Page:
The Secrets of Ancient Herbal Medicine — Documentary HD
Both these rare movies included on this one-of-a-kind DVD compilation are invaluable to those interested in animals, diseases and veterinary sciences. Warning: some of the footage is a bit graphic, but all in the name of science! Running time 41 minutes.
TABLE OF CONTENTS:
Trichinosis (1942) – 20 minutes running time
– Warning: this silent color film has some unpleasant images in it, but it’s all in the purpose of showing how trichinosis develops and how it spreads. If you don’t cook your pork throughly now, you will after watching this film!
Protecting Poultry Profits (1952) – 21 minutes running time
– Warning: this films has footage of sick chickens, including necropsy. It shows how chicken diseases can wipe out your chicken farms and lead to less money. It also shows how they treat the sick chickens.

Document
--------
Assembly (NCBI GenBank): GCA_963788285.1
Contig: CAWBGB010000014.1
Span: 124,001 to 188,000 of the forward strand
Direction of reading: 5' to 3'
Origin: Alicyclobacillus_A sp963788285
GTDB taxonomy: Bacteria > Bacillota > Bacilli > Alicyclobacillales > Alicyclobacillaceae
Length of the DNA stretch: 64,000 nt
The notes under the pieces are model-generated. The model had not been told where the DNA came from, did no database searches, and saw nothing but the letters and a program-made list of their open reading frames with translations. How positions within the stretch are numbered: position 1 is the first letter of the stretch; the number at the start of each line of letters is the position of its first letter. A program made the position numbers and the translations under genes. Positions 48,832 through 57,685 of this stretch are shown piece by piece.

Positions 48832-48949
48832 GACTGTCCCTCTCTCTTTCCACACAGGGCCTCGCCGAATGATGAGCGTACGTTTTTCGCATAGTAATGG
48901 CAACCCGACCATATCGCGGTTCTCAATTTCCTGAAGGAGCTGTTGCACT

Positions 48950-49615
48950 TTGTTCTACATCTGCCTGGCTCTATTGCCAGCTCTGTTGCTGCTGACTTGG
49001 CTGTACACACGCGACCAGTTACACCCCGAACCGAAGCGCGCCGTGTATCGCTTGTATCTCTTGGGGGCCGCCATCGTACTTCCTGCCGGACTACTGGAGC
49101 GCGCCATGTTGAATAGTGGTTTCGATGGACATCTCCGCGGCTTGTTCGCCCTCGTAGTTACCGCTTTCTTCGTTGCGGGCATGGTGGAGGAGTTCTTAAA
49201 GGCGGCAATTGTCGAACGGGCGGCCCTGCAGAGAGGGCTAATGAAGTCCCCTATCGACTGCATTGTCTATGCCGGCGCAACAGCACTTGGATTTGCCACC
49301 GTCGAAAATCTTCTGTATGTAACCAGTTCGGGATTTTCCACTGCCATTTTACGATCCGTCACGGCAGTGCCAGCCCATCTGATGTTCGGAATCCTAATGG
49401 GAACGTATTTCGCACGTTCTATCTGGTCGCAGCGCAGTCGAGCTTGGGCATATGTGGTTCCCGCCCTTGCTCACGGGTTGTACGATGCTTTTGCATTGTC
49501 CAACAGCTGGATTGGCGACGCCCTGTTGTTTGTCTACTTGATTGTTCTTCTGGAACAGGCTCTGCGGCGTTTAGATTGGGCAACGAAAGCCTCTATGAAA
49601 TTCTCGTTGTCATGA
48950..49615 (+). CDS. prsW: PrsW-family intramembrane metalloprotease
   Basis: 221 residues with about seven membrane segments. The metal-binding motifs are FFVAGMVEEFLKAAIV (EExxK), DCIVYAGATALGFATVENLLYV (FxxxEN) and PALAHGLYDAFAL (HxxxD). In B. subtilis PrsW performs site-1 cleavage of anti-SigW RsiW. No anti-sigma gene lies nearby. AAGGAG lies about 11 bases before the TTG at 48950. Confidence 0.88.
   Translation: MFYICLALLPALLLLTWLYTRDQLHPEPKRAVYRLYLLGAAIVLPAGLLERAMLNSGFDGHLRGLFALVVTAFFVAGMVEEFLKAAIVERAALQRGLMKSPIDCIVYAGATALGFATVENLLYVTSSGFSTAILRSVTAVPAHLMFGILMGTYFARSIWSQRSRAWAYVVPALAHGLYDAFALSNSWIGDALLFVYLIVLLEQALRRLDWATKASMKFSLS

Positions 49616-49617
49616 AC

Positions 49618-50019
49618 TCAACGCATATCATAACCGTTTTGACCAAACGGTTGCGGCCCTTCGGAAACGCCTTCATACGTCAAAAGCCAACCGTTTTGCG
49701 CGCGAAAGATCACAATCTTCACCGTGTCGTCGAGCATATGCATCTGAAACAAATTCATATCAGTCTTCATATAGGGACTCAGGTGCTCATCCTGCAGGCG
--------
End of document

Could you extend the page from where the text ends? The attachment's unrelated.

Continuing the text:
Webster’s bibliographic and event-based timelines are comprehensive in scope, covering virtually all topics, geographic locations and people. They do so from a linguistic point of view, and in the case of this book, the focus is on “Trichinella,” including when used in literature (e.g. all authors that might have Trichinella in their name). As such, this book represents the largest compilation of timeline events associated with Trichinella when it is used in proper noun form. Webster’s timelines cover bibliographic citations, patented inventions, as well as non-conventional and alternative meanings which capture ambiguities in usage. These furthermore cover all parts of speech (possessive, institutional usage, geographic usage) and contexts, including pop culture, the arts, social sciences (linguistics, history, geography, economics, sociology, political science), business, computer science, literature, law, medicine, psychology, mathematics, chemistry, physics, biology and other physical sciences. This “data dump” results in a comprehensive set of entries for a bibliographic and/or event-based timeline on the proper name Trichinella, since editorial decisions to include or exclude events is purely a linguistic process. The resulting entries are used under license or with permission, used under “fair use” conditions, used in agreement with the original authors, or are in the public domain.